Margate, Ramsgate and Broadstairs all have the same problem.

    • FedupB

      Isn’t that what I said?
      You buy a travel scooter because it is smaller, and fits in the car, therefore allowing you to travel further afield. A larger scooter, although better in many ways restricts you to just the local area. There are good and bad points about both versions.

  3. I agree. Dropped kerbs at every junction, or “table” junction (like outside the Albion) would be brilliant.
    And please can our legislators get their act together and make pavement parking illegal? Pavements are *not* auxiliary parking spaces.

  4. Pavement parking is a real problem everywhere. Also my biggest bugbear at the moment is that where there are dropped kerbs you often have to swerve to avoid a pothole as the surfaces of some local roads are atrocious. My scooter does go up much steeper hills than i first thought it would. I can get up Madeira Walk in Ramsgate and up the steep hill from the seafront back up to the kiosk. Amazing!! We will have to organise a clifftop rally one day in the spring. In the meantime keep scooting!

  5. You know you are in thanet because of the terrible state of the roads. They all need fixing, not just a few. Not getting what we pay for.

  6. Maybe its a thanet thing, Does tdc legally allow car drivers to drive over un dropped kerbs (crossover’s) to park half on the pavement outside their homes ?

    If its not allowed, tdc should use the powers they have ie enforcement. It could be a nice earner ! to pay for dropping kerbs at road junctions.

  7. I know how you feel about parking on footpaths especially when the drivers think parking on paths they are off the yellow lines but the law states it doesn’t matter which side the line you park you are braking the law ,also it’s an obstruction this is a matter for the police so TDC tells me, give the police a call 📞 they will get the cars moved, ps l have many photos the same where l live it’s a big problem in Thanet.

      • As it’s not illegal (yet) in Thanet to park a car on the pavement, there’s absolutely no chance of the police attending.
        However, it is illegal to *obstruct* the pavement, and I’m pleased to report that a year or so ago a whole line of cars parked completely blocking a road in Ramsgate were ticjeted; as was a car parked across a dropped kerb.

  8. Another problem are cars parked deliberately across half a dropped kerb so I cannot use it safely, as they also block my sightlines, are number two on my list. Grrrr!

  9. Thanks for writing this all of you. I have had a mobility scooter for nearly 2 years now but have used it only twice. Fear and lack of confidence has locked me up. I can feel that barrier dissolving now 🙂

  10. I’m not a scooter girl… yet, but I totally agree with you all. Pavements nowadays have not been thought through. Even pushing my Great Granddaughter in her buggy is a mission, in my day prams were higher from the ground with big wheels, easier to maneuver up and down curbs. I have a few friends with mobility scooters who find it difficult because the underneath gets caught on the high kerbs, wheels go down potholes etc. It’s time to bring our paths and curbs into line with modern day living.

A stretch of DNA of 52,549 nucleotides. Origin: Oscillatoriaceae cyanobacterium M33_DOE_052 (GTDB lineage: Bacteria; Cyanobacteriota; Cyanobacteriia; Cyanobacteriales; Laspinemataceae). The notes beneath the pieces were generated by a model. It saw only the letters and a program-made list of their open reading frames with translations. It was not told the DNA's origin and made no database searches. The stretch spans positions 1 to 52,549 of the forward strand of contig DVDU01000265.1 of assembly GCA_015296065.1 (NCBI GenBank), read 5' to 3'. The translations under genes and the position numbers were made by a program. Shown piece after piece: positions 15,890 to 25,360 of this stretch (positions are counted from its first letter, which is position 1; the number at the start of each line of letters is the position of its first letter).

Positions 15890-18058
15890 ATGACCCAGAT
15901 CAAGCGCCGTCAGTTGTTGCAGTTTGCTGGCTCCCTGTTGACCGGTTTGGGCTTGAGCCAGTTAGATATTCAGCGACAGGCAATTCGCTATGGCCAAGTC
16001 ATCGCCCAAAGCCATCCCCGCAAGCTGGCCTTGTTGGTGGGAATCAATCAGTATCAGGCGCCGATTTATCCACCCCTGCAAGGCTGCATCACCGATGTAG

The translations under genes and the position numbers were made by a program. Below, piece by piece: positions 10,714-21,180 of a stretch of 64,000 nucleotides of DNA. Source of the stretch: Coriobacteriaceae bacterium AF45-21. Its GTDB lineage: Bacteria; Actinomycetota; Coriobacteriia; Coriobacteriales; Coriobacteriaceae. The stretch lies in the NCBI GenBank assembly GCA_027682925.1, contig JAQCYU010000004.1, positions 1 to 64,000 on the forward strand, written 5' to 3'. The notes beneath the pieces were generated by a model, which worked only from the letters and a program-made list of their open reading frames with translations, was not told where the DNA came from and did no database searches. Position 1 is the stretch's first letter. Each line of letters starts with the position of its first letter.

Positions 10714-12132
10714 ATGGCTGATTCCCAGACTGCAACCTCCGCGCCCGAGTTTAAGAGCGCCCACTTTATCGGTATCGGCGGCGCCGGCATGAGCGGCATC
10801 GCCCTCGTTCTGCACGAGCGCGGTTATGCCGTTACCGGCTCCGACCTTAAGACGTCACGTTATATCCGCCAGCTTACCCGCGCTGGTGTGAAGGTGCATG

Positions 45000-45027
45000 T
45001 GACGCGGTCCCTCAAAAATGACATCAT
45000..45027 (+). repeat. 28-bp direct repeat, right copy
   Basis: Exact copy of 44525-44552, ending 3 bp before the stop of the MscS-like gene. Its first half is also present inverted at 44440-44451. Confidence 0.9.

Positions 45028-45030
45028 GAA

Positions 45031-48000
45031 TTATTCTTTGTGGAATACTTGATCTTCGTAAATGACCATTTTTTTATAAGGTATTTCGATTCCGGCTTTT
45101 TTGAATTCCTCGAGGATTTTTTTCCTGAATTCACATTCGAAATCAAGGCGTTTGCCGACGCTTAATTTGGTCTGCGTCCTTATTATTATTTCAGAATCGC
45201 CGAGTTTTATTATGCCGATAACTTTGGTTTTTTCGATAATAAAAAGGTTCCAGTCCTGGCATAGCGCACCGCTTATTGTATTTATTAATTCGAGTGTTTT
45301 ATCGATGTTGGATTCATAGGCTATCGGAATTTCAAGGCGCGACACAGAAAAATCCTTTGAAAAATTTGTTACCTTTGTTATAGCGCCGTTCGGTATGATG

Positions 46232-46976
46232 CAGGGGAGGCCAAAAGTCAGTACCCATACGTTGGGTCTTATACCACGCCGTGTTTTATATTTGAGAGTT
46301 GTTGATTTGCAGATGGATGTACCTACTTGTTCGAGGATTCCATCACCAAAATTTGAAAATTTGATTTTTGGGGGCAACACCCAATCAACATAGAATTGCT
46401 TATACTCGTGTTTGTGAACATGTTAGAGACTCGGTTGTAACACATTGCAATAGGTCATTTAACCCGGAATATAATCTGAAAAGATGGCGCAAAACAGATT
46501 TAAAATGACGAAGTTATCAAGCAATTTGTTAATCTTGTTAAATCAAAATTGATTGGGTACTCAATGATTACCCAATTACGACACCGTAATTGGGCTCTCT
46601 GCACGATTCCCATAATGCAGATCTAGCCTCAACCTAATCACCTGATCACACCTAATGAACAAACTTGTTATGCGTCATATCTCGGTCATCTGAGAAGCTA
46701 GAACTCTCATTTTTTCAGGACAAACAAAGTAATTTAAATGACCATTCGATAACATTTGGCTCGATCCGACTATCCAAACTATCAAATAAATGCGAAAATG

11. Sorry to be a pain and it’s not that I don’t sympathise with everyone and also believe more should be done to make our communities accessible to all BUT please think of the visually impaired. When they are out and using a stick wht kerb alerts them to a road. With dropped kerbs they don’t know they are walking into a road. We need a bit more thinking on this

  12. I got a police caution for kerb crawling many years ago-just shows there is one rule for the elderly & obese in scooters & another for thrusting young men in cars.

  13. Thinking about the visually impaired – how about if all pavements had a textured edge and dropped kerbs? And traffic in towns prioritised pedestrians and wheel users?

  14. I don’t have a mobility scooter (altho I’ve considered it), but with a painful ankle condition & having spent the last 4 months on crutches recovering from an operation on it, I have the deepest sympathy for the disabled & those with mobility problems. The state of pavements in Broadstairs is appalling. I’ve had to watch every step to avoid causing further pain or tripping. I’m not in favour of textured surfaces & have to avoid those designed for the visually impaired as it causes pain (& can’t walk on cobbles or on steep cambers). Getting up some pavements has been difficult & also into some High St shops because of steep steps. Yes, we definitely need more & better placed dropped kerbs (& don’t get me started on pavement parking!)

  15. I have been using a mobility scooter for the last six months after a stay in the wonderful Royal National Orthopaedic Hospital in Stanmore that got me mobile after the hospitals here told me I would never walk again. Christine is lucky living close to Broadstairs sea front. Try St Peters sometime. The estate where I live isn’t too bad except that KCC have never resurfaced the roads since they were built in 1954 – that’s the priority they give to council estates! Virgin Media have left depressions and dips everywhere with their poor quality cabling. However St Peters village is the real nightmare with pavements that end abruptly, a road throating that forces you to take your life in your hands and some monstrous potholes that would not be out of place in the battle of the Somme! I like to make it to ASDA’s which has good disabled access and a new range of improved products but there is no way to get there without running the gauntlet of the Village!

    • So glad you’re mobile again! They are brilliant at the Royal National Orthopaedic hospital. I’m hoping they can sort me out too.